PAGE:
Closing In On Mainstream Apps

Is Open Source Software An Idea Whose Future Is Now?

After more than 20 years , the movement towards open source software has become arising tide. Rather than trying to stop the tide from coming in, the likes of HP, IBM,Oracle and SAP are learning to swim with the answer to this question: "Is mainstreamacceptance of the open source concept an idea whose time has come?"

"I want to live in a world where software doesn't suck," says Eric Raymond,president of the Open Source Initiative. "The main concept of open source is peerreview. Lots and lots of people looking at the code." The goal, he adds, is to makethat case to the commercial software development world. "I'm the guy who says theemperor doesn't have any clothes."

The dichotomy between the open source concept and conventional development is summed upin Raymond's manifesto "The Cathedral and the Bazaar." In it, he compares thetraditional process of building software to that of building great cathedrals that are,"... carefully crafted by individual wizards or small bands of mages working insplendid isolation, with no beta to be released before its time."

Contrast that to the free-wheeling nature of an open-air marketplace: "... theLinux community seemed to resemble a great babbling bazaar of differing agendas andapproaches (aptly symbolized by the Linux archive sites, who'd take submissions fromanyone). The Linux world not only didn't fly apart in confusion but seemed to go fromstrength to strength at a speed barely imaginable to cathedral-builders."

While Linux may be, according to Raymond, "the star performer we're using toadvance our case," it's by no means the only innovation that can be credited to opensource adherents over the last 20 plus years. Raymond points to the Apache Web server,(calling it the "core software of the Internet"), DNS, Internet Bind libraries,Perl and sendmail as examples of what true believers have created and freely modified."Linux is just an example, not the be all and end all. People shouldn't see it as theonly story out there."

While the case for open source is easy to make for individual developers and end users,for conventional ISVs it may not be so apparent. But, Raymond says the open-source modelhas a lot to offer the business world. "It's a way to build open standards as actualsoftware, ... a way that many companies and individuals can collaborate on a product thatnone of them could achieve alone. It's the rapid bug-fixes and changes that the user asksfor, done to the user's own schedule. [It] also means increased security: Because code isin the public view it will be exposed to extreme scrutiny, with problems found and fixedinstead of kept secret until the wrong person discovers them."

From an investor's point of view, he touts four different business models for makingmoney with open source:

  • Support Sellers - Effectively giving away the software product, but selling distribution, branding andafter-sale service similar to what RedHat and Cygnus do.
  • Loss Leader - Giving away open-source as a loss-leader and market positioner for closed softwaresimilar to what Netscape does.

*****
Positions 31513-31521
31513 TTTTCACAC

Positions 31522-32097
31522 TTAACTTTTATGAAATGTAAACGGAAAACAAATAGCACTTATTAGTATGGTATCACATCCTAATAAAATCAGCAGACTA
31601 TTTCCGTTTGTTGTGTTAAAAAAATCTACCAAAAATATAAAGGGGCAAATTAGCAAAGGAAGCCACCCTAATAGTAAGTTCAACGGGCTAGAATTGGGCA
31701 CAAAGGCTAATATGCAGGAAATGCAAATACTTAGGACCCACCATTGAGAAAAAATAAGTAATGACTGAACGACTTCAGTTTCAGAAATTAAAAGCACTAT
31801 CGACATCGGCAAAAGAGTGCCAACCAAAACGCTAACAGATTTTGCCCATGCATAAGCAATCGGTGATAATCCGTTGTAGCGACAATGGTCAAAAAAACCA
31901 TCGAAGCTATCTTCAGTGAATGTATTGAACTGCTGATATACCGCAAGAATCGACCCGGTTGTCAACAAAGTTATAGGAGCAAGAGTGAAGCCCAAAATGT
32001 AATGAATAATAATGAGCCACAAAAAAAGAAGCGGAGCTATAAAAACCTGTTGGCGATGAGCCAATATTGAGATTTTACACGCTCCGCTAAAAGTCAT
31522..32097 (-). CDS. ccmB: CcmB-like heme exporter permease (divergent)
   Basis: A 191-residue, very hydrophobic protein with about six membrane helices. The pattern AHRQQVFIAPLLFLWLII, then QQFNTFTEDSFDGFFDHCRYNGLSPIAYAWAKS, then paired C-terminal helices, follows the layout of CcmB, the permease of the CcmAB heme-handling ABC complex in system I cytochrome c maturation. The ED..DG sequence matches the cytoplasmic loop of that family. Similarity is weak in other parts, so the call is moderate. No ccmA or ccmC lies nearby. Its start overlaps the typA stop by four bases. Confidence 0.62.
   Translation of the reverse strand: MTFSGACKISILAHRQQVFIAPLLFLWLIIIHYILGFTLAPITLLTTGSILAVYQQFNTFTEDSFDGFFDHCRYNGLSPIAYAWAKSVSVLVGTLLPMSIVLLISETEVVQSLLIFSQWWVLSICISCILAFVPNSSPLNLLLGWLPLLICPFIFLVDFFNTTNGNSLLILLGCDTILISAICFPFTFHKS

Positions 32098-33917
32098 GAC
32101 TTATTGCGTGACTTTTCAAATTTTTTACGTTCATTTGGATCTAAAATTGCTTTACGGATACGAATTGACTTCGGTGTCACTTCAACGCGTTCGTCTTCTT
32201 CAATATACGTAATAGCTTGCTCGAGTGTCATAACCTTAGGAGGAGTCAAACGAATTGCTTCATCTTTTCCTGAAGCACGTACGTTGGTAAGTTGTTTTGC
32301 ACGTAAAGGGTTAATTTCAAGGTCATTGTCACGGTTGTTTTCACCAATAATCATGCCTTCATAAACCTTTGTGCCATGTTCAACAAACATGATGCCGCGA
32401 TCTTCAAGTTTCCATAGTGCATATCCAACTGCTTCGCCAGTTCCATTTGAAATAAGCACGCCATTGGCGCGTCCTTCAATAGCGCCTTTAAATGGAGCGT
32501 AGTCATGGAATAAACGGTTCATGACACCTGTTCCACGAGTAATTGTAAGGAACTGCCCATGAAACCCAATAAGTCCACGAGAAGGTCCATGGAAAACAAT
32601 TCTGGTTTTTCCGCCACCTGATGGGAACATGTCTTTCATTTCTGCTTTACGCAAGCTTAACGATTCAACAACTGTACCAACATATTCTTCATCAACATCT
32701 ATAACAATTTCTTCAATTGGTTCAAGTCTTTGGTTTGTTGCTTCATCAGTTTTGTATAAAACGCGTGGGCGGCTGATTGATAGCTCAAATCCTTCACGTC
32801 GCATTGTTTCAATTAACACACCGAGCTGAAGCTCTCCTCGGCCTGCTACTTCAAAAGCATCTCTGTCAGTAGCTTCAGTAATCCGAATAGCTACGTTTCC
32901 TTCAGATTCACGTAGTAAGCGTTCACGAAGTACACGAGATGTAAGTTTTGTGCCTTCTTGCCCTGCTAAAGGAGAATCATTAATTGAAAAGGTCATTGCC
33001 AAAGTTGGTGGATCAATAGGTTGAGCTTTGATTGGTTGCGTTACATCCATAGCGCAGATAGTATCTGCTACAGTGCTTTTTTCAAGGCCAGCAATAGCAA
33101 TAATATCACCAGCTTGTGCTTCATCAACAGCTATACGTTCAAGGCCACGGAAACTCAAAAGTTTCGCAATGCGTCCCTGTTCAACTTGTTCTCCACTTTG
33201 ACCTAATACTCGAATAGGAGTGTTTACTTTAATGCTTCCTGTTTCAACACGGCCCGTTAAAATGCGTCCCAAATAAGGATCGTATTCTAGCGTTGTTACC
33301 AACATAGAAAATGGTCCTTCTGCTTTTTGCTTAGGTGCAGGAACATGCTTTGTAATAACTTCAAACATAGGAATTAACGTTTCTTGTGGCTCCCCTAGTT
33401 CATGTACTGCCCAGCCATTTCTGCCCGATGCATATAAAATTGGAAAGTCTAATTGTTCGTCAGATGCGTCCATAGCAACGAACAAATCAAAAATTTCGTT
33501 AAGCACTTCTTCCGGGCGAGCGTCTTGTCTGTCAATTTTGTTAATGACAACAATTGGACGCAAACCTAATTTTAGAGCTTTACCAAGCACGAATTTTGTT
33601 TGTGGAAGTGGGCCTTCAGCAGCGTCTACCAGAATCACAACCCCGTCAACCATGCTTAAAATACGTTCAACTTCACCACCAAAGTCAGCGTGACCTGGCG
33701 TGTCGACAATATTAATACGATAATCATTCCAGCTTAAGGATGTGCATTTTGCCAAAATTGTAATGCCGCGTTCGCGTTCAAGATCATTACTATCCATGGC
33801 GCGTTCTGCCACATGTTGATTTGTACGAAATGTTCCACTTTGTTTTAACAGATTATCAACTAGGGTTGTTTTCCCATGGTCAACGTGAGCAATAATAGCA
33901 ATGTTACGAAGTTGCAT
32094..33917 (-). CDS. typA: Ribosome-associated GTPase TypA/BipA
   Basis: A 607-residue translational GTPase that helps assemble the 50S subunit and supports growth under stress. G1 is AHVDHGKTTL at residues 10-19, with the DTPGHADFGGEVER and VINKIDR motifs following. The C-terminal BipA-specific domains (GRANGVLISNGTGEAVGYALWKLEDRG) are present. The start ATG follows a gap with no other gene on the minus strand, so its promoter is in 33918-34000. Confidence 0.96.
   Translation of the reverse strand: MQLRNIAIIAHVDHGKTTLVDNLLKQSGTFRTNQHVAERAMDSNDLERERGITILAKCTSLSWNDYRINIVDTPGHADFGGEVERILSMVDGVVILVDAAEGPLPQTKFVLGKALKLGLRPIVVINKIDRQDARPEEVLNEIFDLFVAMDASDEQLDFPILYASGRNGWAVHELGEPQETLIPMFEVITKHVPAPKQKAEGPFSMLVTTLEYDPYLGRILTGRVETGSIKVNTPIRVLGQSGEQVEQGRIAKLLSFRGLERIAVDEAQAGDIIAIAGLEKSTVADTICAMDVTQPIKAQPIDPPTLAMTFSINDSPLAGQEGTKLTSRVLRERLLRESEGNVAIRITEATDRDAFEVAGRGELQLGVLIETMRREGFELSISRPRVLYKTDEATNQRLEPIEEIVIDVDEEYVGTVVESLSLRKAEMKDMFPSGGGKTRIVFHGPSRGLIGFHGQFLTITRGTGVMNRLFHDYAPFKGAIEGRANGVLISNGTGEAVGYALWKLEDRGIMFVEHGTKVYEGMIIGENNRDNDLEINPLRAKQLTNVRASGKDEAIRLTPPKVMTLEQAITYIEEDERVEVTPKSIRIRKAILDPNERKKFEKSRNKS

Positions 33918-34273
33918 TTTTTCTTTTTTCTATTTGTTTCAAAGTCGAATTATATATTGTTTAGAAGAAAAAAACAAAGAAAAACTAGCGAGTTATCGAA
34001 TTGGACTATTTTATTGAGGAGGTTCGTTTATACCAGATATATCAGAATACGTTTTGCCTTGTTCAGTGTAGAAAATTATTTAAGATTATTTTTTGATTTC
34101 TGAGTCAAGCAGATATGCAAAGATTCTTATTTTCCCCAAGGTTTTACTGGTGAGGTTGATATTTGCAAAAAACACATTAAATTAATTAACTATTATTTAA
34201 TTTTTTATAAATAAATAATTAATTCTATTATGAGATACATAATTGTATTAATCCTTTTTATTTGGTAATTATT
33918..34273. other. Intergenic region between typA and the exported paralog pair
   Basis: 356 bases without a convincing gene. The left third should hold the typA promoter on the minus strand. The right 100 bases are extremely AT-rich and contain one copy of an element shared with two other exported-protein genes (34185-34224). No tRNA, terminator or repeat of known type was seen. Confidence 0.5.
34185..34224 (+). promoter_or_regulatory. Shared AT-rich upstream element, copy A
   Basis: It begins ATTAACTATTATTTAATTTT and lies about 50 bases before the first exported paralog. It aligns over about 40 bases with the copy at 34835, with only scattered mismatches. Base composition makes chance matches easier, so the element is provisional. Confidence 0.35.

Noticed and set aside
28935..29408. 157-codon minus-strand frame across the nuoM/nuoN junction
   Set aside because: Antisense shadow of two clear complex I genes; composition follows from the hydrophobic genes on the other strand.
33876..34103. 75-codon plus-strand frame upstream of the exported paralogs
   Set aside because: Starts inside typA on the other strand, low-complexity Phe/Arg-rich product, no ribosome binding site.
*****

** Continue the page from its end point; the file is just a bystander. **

• Widget Frosting - A hardware company for which software is a necessary adjunct but strictly a cost ratherthan profit center, goes open-source in order to get better drivers and interface toolscheaper.
  • Accessorizing - Selling accessories like books, compatible hardware, complete systems with open-sourcesoftware pre-installed. Books and hardware underlie some clear successes: O'ReillyAssociates, SSC, and VA Research.

If heavyweight endorsements are any indication of an idea or product's entry into ITprime time, then open source and in particular, Linux's time has arrived. The mostsignificant conversion to date has certainly been IBM, says Raymond. With DB2, alreadyavailable in a Linux flavor and a February, 1999 agreement with Red Hat to run its Linuxon IBM personal systems, Big Blue is committed to push open source across its productline.

Add to that HP's announced alliance with open source programmers to port Linux to runon PA-RISC (see HP Lines Up Linux For PA-RISC sidebar) and its creation of the Open SourceSupport Organization (OSSO) as part of the E-Services division. "Linux is definitelyfor real," says Wayne Caccamo, HP's director of the OSSO. "It's going to play amajor role in HP's strategic markets for ISPs, Web and e-mail servers and firewallproxies."

The purpose of HP's OSSO is to coordinate and evolve a common open source voice acrossall system and software services business units. "We're going to combine all ourefforts into a cohesive strategy," says Caccamo. As to the inclusion of Linux intowhat has been a proprietary HP-UX domain, Caccamo adds that, rather than undercuttingHP-UX, the endorsement of Linux adds another tool for e-commerce developers. "It'svery easy to develop on Linux and deploy on HP-UX."

The two operating systems will be further linked by support of APIs and tool sets suchas Cygnus' Tool Chain. According to Caccamo, "Common APIs and common tools are agrowing funnel for future HP-UX deployment."

But, as popular and sturdy as Linux has become, it may not be appropriate in allsituations, he adds. "There may be some things that Linux can't handle, like failoverclusters, where it makes more sense for us to push HP-UX. Like in classic data centerenvironments."